Asker: I don't understand what you mean by the story of the drug can you elaborate on how this could fit? Unfortunately this is all the context I have. Patient was admitted having an anginous crisis brought on by blowing up a balloon and this is the doctor's description of what happened and the treatment given when he came in.


Peer comments on this answer (and responses from the answerer)
agree  MatthewLaSon: Hello. I agree with your understanding. Yes, "arriver en fin de course" is a fixed expression in French. I've googled extensively and it has to be referring to the drug's wearing of. Ici, on me fait toujours penser que je suis fou (faut que je m'y fasse)
5 hrs
  -> Merci Mathieu :) I would for sure ask the client. Just to avoir a BIG mistake
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8 mins   confidence: Answerer confidence 3/5Answerer confidence 3/5 peer agreement (net): +1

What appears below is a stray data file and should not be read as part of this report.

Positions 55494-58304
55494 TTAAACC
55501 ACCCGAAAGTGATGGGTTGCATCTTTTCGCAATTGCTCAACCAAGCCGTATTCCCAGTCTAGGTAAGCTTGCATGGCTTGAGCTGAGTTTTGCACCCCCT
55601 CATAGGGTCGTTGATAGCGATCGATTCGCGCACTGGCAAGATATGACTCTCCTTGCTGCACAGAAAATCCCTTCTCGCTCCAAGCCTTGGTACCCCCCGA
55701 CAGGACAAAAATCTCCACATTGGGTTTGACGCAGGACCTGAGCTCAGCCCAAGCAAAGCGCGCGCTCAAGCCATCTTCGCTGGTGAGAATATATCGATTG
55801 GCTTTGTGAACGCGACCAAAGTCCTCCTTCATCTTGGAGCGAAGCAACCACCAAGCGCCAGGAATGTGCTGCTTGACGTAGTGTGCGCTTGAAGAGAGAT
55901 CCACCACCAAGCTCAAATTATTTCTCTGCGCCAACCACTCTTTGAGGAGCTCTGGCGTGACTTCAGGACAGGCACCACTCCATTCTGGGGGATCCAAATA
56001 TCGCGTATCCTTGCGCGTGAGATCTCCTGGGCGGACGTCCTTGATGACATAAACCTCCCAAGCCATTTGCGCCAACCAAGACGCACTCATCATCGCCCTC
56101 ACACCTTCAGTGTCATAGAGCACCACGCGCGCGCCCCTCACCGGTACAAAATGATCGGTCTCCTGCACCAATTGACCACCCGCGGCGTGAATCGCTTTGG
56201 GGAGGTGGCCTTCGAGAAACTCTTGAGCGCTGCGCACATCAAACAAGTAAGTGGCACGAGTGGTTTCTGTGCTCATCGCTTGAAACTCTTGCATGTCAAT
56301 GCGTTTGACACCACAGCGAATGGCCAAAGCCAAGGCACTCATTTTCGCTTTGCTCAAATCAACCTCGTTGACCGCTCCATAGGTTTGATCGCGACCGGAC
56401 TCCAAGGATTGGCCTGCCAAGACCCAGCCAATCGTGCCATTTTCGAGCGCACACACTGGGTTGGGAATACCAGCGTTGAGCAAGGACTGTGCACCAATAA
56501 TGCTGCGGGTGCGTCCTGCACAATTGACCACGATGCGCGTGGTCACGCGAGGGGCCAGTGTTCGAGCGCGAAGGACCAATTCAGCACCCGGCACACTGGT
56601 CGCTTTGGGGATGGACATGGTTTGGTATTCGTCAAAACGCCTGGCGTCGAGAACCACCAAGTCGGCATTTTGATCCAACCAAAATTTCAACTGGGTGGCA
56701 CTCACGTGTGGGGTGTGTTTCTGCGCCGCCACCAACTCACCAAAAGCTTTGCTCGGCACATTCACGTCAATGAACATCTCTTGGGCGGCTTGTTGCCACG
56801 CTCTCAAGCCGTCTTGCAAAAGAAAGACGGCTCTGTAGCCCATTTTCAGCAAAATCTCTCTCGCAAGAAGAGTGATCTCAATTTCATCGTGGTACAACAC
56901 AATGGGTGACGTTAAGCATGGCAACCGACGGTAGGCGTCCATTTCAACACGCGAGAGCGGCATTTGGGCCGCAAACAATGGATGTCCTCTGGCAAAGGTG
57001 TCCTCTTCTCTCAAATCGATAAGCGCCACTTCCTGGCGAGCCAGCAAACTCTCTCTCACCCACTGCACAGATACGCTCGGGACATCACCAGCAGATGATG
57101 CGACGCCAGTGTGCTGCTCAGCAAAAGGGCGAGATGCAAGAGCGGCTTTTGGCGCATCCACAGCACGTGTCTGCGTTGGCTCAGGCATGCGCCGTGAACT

instituted or available


Explanation:
Not arrived from anywhere, but rather "arrivé" in the treatment schedule. More context needed to know why they used "arrivé" - was it a trial with various products? New product that was released/reached the shelves/became available at the end of the course of treatment or at the end of the trial?

--------------------------------------------------
Note added at 9 hrs (2010-08-08 22:37:53 GMT)
--------------------------------------------------

No, your interpretation is correct: it was not administered until the end of the episode or course of treatment.

Gabrielle Leyden
Belgium
Local time: 23:08
Specializes in field
Native speaker of: Native in EnglishEnglish
PRO pts in category: 116
Notes to answerer
Asker: No it wasn't a trial it was a patient who was admitted having an anginous crisis and the doctor was describing how long it lasted and what was done in his report. Unfortunately it is all in note from and this is the only context I have! I am thinking it was only administered at the end of the course of treatment. Do you think that it totally wrong?


Peer comments on this answer (and responses from the answerer)
agree  sktrans: available
1 hr

neutral  MatthewLaSon: Hi there. Very strange for "arrivé en fin de course" to have this meaning. See Discussion Area. All that said, I"m not saying you're wrong; but if that is the meaning, the French is poorly written.